Authors: Garry Spoor
G. T. Spoor
Copyright 2015 G.T. Spoor
Tullner had never been on this side of the base camp before, in fact, he tried to avoid it as much as possible. Unfortunately, he was under orders, so he didn’t have much of a choice. As a soldier of the Fennel Arms, now assigned to the King’s Command under Colonel Barshed, the first rule of war was to obey your senior officers, regardless of how much you really didn’t want to. And this was one of those assignments he really didn’t want to do. It wasn’t a bad assignment, not in the sense that it was dangerous, or overly difficult. He just didn’t feel comfortable around these men. They had a bad reputation with the rest of his squad, but then again, they had a bad reputation with pretty much all of Battalion C. They were unruly, ill-mannered and undisciplined; and those were their finer points.
Dismounting, he reluctantly tied his mare to a hitch just outside section F, otherwise known as, The Freak Show, by the enlisted men. Section F was a place shunned by most. It was not by chance it was as far away from headquarters as they could possibly place it, and still have it considered part of Base Camp Reilly.
One green pole marked the outer edge of the section, and where the King’s colors should have flown, there was instead, and old green banner waving in the breeze. He didn’t recognize the coat of arms it bore, but it was a violation of regulation sixteen, subsection four, paragraph six, to fly any flag, save those of the Province or the King.
Pulling off his riding gloves, he tucked them into his belt before taking the first step past the lone green pole. He was now officially in section F.
The guys in his squad talked a lot about these men and what they could do. Although he knew most of the stories had to be exaggerated, he still didn’t trust them. They were unnatural. These men were closer to mystics than they were to regular soldiers, and everyone knows, you can’t trust a mystic. That the mystics wouldn’t even lend aid to the war effort was proof enough they were untrustworthy. They were keeping themselves locked up in that tower. He had heard stories of that place as well. Stories about strange lights emanating from the top of the Tower and unnatural noises below the ground. All in all, it was an unholy places kept by unholy people, a place best avoided at all costs.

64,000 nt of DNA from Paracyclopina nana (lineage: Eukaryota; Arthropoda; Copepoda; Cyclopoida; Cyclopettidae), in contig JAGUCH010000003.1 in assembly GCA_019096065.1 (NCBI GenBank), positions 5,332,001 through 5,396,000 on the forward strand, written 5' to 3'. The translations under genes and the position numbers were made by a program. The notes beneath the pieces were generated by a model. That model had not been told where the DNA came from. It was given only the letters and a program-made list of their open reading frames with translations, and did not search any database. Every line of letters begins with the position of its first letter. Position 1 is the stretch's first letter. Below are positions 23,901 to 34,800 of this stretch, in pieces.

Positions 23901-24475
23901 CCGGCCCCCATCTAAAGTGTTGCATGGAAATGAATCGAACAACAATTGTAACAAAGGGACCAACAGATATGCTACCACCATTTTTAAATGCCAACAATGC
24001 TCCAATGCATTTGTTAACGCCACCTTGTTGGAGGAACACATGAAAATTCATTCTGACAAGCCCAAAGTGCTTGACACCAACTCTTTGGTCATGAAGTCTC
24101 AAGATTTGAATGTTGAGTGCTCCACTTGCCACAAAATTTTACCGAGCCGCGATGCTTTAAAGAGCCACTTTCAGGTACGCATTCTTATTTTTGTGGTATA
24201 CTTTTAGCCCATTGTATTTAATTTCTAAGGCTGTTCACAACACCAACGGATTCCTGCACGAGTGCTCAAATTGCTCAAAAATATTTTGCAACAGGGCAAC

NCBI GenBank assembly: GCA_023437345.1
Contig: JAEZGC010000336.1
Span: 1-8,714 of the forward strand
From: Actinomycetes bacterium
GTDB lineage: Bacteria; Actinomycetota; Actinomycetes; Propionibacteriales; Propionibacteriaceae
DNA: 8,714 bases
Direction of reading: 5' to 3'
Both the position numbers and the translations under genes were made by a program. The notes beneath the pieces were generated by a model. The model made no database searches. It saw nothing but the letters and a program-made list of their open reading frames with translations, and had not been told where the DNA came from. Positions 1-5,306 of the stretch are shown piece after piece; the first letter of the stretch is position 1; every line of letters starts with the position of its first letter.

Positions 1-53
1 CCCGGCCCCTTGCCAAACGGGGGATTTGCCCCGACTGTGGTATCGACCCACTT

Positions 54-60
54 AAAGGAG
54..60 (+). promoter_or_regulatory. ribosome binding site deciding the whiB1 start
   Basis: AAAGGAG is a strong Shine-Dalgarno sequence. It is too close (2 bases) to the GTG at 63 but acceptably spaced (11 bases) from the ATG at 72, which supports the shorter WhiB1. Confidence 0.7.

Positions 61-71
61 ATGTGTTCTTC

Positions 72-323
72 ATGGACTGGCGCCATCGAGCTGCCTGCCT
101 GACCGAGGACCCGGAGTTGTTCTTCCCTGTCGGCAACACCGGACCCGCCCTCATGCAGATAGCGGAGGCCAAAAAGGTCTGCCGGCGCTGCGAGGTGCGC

When he started up the path, he spotted one of those strange men, sitting with his back against a tree. He was an older man, probably in his mid to late twenties. His long black hair was pulled back into a pony tail and he sported a neatly trimmed beard. Based on his outwardly appearance, he looked more like a merchant than a soldier. He didn’t look up when Tullner approached and was more interested in the chain he was weaving out of blades of grass.
“Soldier, are you supposed to be on guard?” Tullner asked, trying to insert as much authority as he could into the statement.
The man looked around him, even going as far as to look under the old hat which sat on the grass beside him. He looked up at Tullner and shrugged.
“Don’t see any soldiers here,” he replied with a slight chuckle. “What about you, Tinn. You see any soldiers?”
“Can’t say that I do.”
Tullner quickly turned to see another man standing right behind him. Where did he come from and how did he get so close?
The new man, Tinn, was tall and lanky. His clothes looked two sizes too big for his thin frame and his hair was a mess of straw. He smiled at Tullner.
“He’s expecting you,” he said in a thick accent.
He wasn’t from around these parts, which was plain for anyone to hear.
“Who’s expecting me?” Tullner asked.
“Master Folkstaff, up at the command tent,” Tinn replied, as if the answer should have been obvious.
“How did he know I was here?”
“Because I just told him,” Tinn said, dropping down beside the other man who continued to add to his chain of grass.
“But I just got here.”
“Saw you coming about a mile off,” the second man replied without looking up. “Better not keep Master Folkstaff waiting.”
Tullner eyed the two men who now appeared to have dismissed him from their conversation. How did this weaver of grass see him coming from where he was sitting? How did this Tinn have enough time to get to the command tent and back without even being winded? There was definitely something strange about these soldiers, but then, they weren’t actually soldiers. They called themselves, “Hunters.”